The second method used by Munro to create the impression of reality is, - as the pair of authors point out - that the storyline is not linear. Rather, it fluctuates in time and location and subject, and it is left to the reader to figure out the reasons why the shifts are made where and how they are made. (Canitz and Seamon, 1996: 69) Sometimes Munro reflects on the shifts - "I have forgotten to say that..." - but in Miles City, Montana, the shifts are not explained. However, careful reading reveals why the chunks of paragraphs follow each other in the way they do. Steve Gauley's story is told first to open a frame structure, to set the tone and to begin the foreshadowing sequence that follows. The view of the landscape on their road trip to Ontario evocates childhood memories from the narrator, so this time, it is a stream of consciousness that links together the paragraph on their trip with the following sentences on her past. Then when the mother talks about her hope of Meg not having a temperature, and then jumping back right next to her relation with her parents-in-law, it might be not too far-reaching to conclude that the link that bounds together these two events is the feverishness of the mother to meet up to Andrew's parents' expectations. "I hope she isn't feversih", says she, and at the same time she herself is overly anxious about what opinion her husbands parents would have on their family life. She even compares herself and her husband to strenuous children. (Munro, 1985: 668) Finally, while she goes to get some drink in the park in Miles City, she observes the environment very carefully -as carefully as she is supposed to watch out for her daughters. [Y]ou feel their singleness and precise location and the forlorn coincidence of your being there to see them." (Munro, 1985: 670) This is the sentence that precedes her sudden thought of the children, and it can be interpreted in both ways: meaning the nature, and meaning Cynthia and Meg as well. So, Munro's story-telling is of a "rambling nature" (Canitz and Seamon, 1996: 68) which reminds the reader constantly that what he or she is reading is only a recollection, and successfully creates the impression that we are not being exposed to a story, but to a real, true event.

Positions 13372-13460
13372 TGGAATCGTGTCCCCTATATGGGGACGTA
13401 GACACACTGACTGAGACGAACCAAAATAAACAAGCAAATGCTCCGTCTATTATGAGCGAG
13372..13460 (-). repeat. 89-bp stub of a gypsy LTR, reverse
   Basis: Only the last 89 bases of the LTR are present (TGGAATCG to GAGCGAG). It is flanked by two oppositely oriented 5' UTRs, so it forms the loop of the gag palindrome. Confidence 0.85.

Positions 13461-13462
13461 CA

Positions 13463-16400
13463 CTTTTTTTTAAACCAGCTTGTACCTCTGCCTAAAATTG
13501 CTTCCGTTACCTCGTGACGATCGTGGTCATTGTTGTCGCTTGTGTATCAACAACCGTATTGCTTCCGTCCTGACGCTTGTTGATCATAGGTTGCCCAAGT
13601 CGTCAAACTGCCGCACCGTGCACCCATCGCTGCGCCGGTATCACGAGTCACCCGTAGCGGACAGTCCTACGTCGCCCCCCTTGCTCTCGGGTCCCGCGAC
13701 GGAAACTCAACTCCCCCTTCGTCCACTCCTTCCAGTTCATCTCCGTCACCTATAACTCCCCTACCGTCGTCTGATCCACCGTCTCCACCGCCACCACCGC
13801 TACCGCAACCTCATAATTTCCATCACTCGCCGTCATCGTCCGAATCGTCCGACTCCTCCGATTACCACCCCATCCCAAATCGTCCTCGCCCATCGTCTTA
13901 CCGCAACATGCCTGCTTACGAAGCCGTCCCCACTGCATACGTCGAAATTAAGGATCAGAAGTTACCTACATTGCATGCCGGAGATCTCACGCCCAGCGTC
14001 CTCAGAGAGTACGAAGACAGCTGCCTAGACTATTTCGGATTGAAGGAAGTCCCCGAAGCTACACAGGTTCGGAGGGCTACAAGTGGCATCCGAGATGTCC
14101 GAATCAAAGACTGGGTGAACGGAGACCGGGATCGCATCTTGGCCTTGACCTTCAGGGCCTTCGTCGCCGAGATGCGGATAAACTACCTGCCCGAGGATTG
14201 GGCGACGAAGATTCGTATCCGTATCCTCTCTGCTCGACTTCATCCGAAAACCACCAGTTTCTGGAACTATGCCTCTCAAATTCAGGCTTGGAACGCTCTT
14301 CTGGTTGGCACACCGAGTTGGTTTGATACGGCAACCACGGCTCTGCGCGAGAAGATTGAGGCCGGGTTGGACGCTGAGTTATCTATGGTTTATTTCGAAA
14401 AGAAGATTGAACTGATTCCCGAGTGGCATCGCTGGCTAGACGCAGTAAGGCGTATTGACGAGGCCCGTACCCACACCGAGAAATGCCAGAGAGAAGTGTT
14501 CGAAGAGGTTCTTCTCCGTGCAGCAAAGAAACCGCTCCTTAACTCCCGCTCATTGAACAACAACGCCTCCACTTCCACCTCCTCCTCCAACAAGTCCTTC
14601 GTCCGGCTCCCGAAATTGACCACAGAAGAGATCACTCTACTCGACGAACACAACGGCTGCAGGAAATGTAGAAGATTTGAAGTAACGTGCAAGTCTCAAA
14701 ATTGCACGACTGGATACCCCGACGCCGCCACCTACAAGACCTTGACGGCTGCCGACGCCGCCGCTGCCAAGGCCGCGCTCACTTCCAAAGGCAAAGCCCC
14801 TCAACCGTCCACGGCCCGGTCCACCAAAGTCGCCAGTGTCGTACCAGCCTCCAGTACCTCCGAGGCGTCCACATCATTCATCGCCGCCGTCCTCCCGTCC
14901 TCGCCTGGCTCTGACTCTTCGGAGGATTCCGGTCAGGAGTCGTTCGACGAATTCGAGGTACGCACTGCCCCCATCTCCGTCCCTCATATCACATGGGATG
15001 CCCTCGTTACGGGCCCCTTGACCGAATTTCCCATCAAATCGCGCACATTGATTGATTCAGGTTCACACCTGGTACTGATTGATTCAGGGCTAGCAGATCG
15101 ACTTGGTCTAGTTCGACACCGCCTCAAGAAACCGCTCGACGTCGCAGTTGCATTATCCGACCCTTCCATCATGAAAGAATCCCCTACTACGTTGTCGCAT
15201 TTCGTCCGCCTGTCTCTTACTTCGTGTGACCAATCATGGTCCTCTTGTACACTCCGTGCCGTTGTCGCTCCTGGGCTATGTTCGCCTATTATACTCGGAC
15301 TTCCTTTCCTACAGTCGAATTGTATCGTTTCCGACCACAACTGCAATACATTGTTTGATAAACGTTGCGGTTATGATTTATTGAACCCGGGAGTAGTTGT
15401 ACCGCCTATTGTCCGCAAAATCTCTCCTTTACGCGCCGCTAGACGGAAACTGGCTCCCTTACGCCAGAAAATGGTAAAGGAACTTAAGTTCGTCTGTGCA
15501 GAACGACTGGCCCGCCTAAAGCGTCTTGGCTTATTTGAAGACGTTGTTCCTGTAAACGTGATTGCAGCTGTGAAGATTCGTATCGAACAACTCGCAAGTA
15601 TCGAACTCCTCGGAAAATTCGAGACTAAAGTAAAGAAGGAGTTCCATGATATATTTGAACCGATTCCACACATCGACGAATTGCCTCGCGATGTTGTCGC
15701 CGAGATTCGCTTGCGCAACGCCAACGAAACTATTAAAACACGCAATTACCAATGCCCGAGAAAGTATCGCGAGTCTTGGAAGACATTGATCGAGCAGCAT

Finally, the article notes that [m]any brief passages in Munro's stories quietly create the 'reality effect' she seeks." (Canitz and Seamon, 1996: 73) For example when the parents reflect on Meg's accident, both reject its unnatural, or supernatural features. The mother denies that she would have a mothers' instinct, and attributes her sudden thought about the children to mere luck. Similarly the husband does not recollect properly how he had jumped over or climbed the fence, but plainly states that he cannot understand it, rather than mythologize what had happened. Thus, the narration becomes free of legend-making." (Canitz and Seamon, 1996: 77) On the other hand, this episode could be also interpreted as a sign of the ambiguity and unreliability of experience, a sign of how â€┼żevents and memories, experience and fictional reconstruction, never precisely coincide" which is also characteristic of Munro's style. (New, 2003: 239 and 299) In addition, by the end of the short story, when we already know that Meg had survived the accident, we are nevertheless confronted with another possible ending to this story - details of a tragic ending with Meg being dead are elaborated in a lengthy paragraph, at the end of which the narrator poses the question: There's something trashy about this kind of imagining, isn't there?" (Munro 1985: 673), again reflecting on the story-telling.